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Dozens dead in Afghan bus blast as US envoy signals peace progress

The explosion came amid a US push for peace with the Taliban © AFP / HOSHANG HASHIMI

Herat, Afghanistan, Jul 31 – At least 34 people were killed in western Afghanistan when their bus hit a Taliban roadside bomb, officials said Wednesday, the same day a US peace envoy indicated a peace deal with the insurgents could be imminent.

Even in a conflict where civilians die daily, Wednesday’s blast stood out as particularly devastating, as most of the victims were women and children.

The explosion ripped through the bus around 6:00 am (0130 GMT) in Farah province, authorities said, along a busy highway to neighbouring Herat.

“It was dark, and the bus hit a mine,” passenger Ali Juma told AFP from a hospital in Herat. “There were many casualties, martyrs and wounded people.”

Map of Afghanistan locating western Farah province where dozens of passengers were killed early Wednesday when the bus they were travelling in hit a roadside bomb © AFP / AFP

The explosion came amid a US push for peace with the Taliban that after several slow months now appears to be making progress.

US peace envoy Zalmay Khalilzad, who spent more than a week in Kabul, on Wednesday left Afghanistan for Pakistan before heading to Doha, where he is expected to hold a fresh round of talks with the Taliban.

After nearly 18 gruelling years, the US wants to quit Afghanistan in return for various security guarantees from the Taliban, including that the insurgents won’t let terror groups operate in the country.

Khalilzad, who was formerly US ambassador to Afghanistan, said his visit to Kabul had been his “most productive” yet in his new role.

“I’m off to Doha, with a stop in Islamabad. In Doha, if the Taliban do their part, we will do ours, and conclude the agreement we have been working on,” Khalilzad tweeted.

In another sign of progress, the Afghan peace ministry announced the government had formed a negotiating team for separate peace talks with the Taliban, ahead of potential talks in Oslo in August.

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The move is hugely significant, as the Taliban have until now refused to negotiate directly with the government of President Ashraf Ghani, which they consider illegitimate.

The Taliban did not immediately respond to the announcement of the 15-member delegation.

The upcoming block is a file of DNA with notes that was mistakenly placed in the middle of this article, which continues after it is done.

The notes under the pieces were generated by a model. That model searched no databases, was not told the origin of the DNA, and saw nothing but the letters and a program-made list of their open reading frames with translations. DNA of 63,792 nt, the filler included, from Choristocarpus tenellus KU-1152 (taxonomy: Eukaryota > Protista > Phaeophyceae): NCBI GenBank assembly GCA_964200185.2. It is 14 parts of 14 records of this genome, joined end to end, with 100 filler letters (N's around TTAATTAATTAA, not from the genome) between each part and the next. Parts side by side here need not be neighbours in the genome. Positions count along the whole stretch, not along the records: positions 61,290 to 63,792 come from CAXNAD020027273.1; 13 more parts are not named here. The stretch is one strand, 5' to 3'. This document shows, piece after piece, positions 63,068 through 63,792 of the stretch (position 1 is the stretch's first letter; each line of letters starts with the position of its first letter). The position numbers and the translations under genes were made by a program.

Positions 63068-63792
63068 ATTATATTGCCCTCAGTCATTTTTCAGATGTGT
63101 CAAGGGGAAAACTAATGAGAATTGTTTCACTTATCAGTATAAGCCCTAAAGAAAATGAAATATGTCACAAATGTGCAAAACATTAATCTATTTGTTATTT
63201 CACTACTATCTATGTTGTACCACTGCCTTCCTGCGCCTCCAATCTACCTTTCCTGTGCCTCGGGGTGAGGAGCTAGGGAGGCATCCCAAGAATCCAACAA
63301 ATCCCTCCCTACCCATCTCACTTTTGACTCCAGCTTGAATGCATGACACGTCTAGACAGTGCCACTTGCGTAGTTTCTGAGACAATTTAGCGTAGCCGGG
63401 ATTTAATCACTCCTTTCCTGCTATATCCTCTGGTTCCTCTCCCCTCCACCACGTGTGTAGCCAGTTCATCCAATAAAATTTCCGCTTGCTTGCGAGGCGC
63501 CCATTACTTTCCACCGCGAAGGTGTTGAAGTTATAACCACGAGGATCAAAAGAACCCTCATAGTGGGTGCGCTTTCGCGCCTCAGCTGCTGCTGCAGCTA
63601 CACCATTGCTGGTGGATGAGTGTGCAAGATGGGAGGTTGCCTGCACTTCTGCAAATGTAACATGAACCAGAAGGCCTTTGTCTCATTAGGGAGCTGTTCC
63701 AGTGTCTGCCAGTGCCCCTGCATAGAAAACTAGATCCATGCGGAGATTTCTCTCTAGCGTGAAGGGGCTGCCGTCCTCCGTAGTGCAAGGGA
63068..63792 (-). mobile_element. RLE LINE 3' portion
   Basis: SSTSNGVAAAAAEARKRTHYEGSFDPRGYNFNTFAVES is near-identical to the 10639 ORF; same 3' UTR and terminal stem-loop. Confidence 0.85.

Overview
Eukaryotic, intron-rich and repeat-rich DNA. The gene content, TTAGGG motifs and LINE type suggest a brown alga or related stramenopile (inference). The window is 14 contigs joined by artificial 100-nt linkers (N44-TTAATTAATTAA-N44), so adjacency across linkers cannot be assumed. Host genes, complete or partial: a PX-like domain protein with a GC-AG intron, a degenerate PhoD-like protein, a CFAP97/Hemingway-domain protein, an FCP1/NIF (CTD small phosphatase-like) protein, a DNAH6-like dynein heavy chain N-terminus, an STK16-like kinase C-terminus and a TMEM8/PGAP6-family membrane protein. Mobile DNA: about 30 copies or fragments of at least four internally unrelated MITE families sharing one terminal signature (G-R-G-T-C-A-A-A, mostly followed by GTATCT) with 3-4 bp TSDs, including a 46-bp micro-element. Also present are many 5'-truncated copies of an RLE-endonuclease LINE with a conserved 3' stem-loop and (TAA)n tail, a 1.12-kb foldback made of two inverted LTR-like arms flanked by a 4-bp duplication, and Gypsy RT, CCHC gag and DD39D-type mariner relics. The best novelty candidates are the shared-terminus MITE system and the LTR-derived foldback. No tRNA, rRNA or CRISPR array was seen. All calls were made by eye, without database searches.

The push to end the Afghan war has ignited widespread concern among Afghans that in Washington’s rush to exit its longest war the Taliban will be returned to some semblance of power.

– Civilian toll –

According to a UN report released Tuesday, 1,366 civilians were killed and another 2,446 wounded during the first six months of 2019.

Afghan officials blamed the Taliban for Wednesday’s explosion, saying they had planted a bomb along a busy highway with the aim of hitting security forces.

The insurgents did not deny or claim involvement, saying they would investigate the “sad incident”.

Muhibullah Muhib, a police spokesman for Farah province, said all the victims were civilians, mostly women and children.

“A passenger bus travelling on the Kandahar-Herat highway hit a Taliban roadside bomb killing 34 innocent people and wounding 17 others,” he said.

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Sediq Sediqqi, a spokesman for the Afghan presidency, confirmed the toll, blaming the incident on the Taliban, while Nasrat Rahim, the interior ministry spokesman, called the blast a “barbaric act of the terrorists”.

“Sadly, this senseless loss of life is all too common in Afghanistan,” Onno van Manen, the Afghanistan director for Save the Children, said in a statement.

“Just in the past month hundreds of children have been killed or injured as a result of explosive weapons.”

The Taliban, who now control or influence about half of Afghanistan’s territory, recently signed on to a vague pledge to reduce civilian casualties, but violence has continued unabated.

Civilians have long paid a disproportionate price in the nearly 18 years since the US invaded Afghanistan, and last year was a record for civilian casualties.

Numbers are down by 27 percent so far this year, but children accounted for almost a third of the overall total of civilian deaths and injuries.

The bloodshed is only expected to worsen now that official campaigning for Afghanistan’s presidential election, set for September 28, is underway.

At least 20 people were killed Sunday, the first official day of the campaign, and 50 wounded when a suicide attacker and gunmen targeted the Kabul office of Afghan President Ashraf Ghani’s running mate, Amrullah Saleh.

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